Call Him Hunter – Transgender Teen, family break barriers on way to his authentic life.


Hunter Jordan Keith, 15, has always known he was different. For the first 14 years of his life, he lived inside the female body he was born with, going by his given name, Olivia Lauren Keith. Looking back, he says he never felt comfortable as a female; often he felt trapped and betrayed by his own body.

“In fifth grade, I remember watching a TV show on female-to-male transition, and I thought, ‘Wait, that’s me,’” Hunter said. “I’d never been ‘one of the girls;’ I usually hung out with the boys.”

At 14, Hunter began doing extensive Internet research about gender and sexuality. He learned what it meant to be transgender and familiarized himself with various treatment options, such as testosterone and various surgical procedures. He identified with a YouTube video series created by a teen in the process of transitioning from a female to a male.

“I kept seeing myself in every single bit,” Hunter said. “This is me, this is me … it was like a checklist. Finally, there was no doubt in my mind.”  Read More

Story by Ronelle Grier, Contributing Writer


HunterStory2Building a Better Understanding of the Transgender Community

Roz Keith's first inkling that her youngest child, the one who never liked frilly dresses or girly things, might be different came about eight years ago.

The little girl she and her husband named Olivia was playing in the bathtub, and declared: "I'm a boy!"

"I said, 'OK. Do you want to be a boy?' " Keith said. Olivia's response was: "No, but I am a boy."

"It always stuck in the back of my mind," said Keith, a mother of two from Farmington. "It was just that nuance with the words."

Keith remembered that conversation, but didn't give it much weight at the time. Olivia was only 7 then. She was just a tomboy, her mother thought, who preferred Spider-Man to tutus. But as Olivia grew, it became more and more clear that something else was going on.

Olivia identified as a boy.

Keith would later learn that there are few guidebooks about what to do when your child is transgender. In fact, there are few resources at all for families. It took hours of research, careful conversations, doctors' visits and the shedding of many tears before the Keith family found its way.

"Other kids who make these pronouncements and come out … they don't view themselves as becoming a girl or they want to be a boy," Keith said. "They are. They are a boy or they are a girl. So I think that he (Olivia) couldn't answer that question, 'Do you want to be a boy?' because he was like: 'I am a boy.' "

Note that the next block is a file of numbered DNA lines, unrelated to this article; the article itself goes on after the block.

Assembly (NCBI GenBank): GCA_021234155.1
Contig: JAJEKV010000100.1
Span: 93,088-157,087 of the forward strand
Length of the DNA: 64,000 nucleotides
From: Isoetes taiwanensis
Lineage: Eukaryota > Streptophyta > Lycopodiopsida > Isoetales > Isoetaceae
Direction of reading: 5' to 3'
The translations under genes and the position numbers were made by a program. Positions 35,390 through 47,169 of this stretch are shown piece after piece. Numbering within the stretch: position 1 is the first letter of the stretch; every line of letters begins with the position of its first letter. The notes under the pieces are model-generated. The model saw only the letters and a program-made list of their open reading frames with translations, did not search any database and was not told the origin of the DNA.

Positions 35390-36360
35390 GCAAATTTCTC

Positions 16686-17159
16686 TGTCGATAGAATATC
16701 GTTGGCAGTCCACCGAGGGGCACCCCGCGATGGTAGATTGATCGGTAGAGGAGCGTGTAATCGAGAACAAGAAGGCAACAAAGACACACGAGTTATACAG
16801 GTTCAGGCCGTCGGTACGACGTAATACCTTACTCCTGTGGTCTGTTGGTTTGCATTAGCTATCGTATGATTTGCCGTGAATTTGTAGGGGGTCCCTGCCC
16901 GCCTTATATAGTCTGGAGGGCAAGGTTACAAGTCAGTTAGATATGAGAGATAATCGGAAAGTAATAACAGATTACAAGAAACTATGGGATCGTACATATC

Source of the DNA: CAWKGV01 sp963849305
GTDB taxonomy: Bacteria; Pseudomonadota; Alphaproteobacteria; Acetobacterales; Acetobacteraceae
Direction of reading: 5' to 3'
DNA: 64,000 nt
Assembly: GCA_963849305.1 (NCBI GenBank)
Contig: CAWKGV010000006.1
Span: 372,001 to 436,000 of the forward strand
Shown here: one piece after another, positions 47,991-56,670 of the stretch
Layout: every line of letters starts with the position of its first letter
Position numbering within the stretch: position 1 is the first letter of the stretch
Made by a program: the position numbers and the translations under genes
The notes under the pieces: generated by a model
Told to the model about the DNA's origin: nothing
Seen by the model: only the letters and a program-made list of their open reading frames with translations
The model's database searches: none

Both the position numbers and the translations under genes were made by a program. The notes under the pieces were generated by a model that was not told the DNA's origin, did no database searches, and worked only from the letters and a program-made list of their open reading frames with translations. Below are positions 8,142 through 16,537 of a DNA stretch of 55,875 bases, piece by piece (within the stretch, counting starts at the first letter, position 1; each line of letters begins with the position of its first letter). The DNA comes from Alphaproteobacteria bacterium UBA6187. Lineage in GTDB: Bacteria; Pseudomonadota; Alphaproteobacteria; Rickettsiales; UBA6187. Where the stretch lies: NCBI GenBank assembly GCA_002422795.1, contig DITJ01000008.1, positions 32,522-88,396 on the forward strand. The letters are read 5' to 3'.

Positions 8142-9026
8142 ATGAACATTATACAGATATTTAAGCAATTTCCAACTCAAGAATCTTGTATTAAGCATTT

Now Roz Keith wants to help others and is among the organizers of an event tonight at Temple Israel in West Bloomfield called "Transgender Youth and Families: You Are Not Alone." Read More

Kristen Jordan Shamus, Detroit Free Press


KeithFamilyOPFarmington woman supports her transgender son

With Bruce Jenner debuting as Caitlyn this week, a local mother shared her story of when, at 14 years old, her daughter transitioned into a boy.

Adolescence is a time of tremendous change — the body transitioning to adulthood, confusing hormones and all the challenges of navigating family, friendships and school in the midst of this intense developmental unrest.

For transgender teens, it can also mean enduring the confusion of a body that is developing into something that feels quite wrong.

For any parent, this can be a time of helplessness, watching children grapple with all of these changes, hoping they survive it with minimal emotional scars. For Roz Keith of Farmington, whose daughter was struggling with coming out as transgender, it was painful and bewildering. Read More

By Beth Robinson, The Oakland Press


Master SWTs ZachKerr_ThumbnailTransgender student takes national stage

Zach Kerr was born a girl, but knew from early on that was wrong.
With his family’s support, he’s finding himself – and inspiring others.

Grace and Gary Kerr had three boys under the age of 6 when she became pregnant again, this time with triplets. The Methuen couple learned ahead of time that they were going to have three girls.

“I wanted to know because if it was three more boys, I was going to need time to adjust to that,” says Grace.

On Dec. 6, 1993, at New England Medical Center, Grace gave birth to three identical girls: Amy, Amanda, and Sara. “We had five kids in diapers, five in car seats,” says Grace, who teaches third grade. “That first week, we went through more than 300 diapers.”

The triplet sisters as babies (from left): Amy, Sara, and Amanda.

From toddlerhood, Amanda preferred playing with her brothers’ trucks and toys, and wore their T-shirts with basketballs or frogs on them, not the girly pink favored by her sisters. At age 3, when asked what she wanted to be when she grew up, she would reply: “A boy.”

At first, her parents thought it was cute. But by the time Amanda was 5 and insisting that she was, in fact, a boy, it got old.


“I told her, ‘No, you’re a girl. This isn’t funny anymore,’ ” Grace recalls.

But the little girl wasn’t joking. Read More

By Bella English, GLOBE STAFF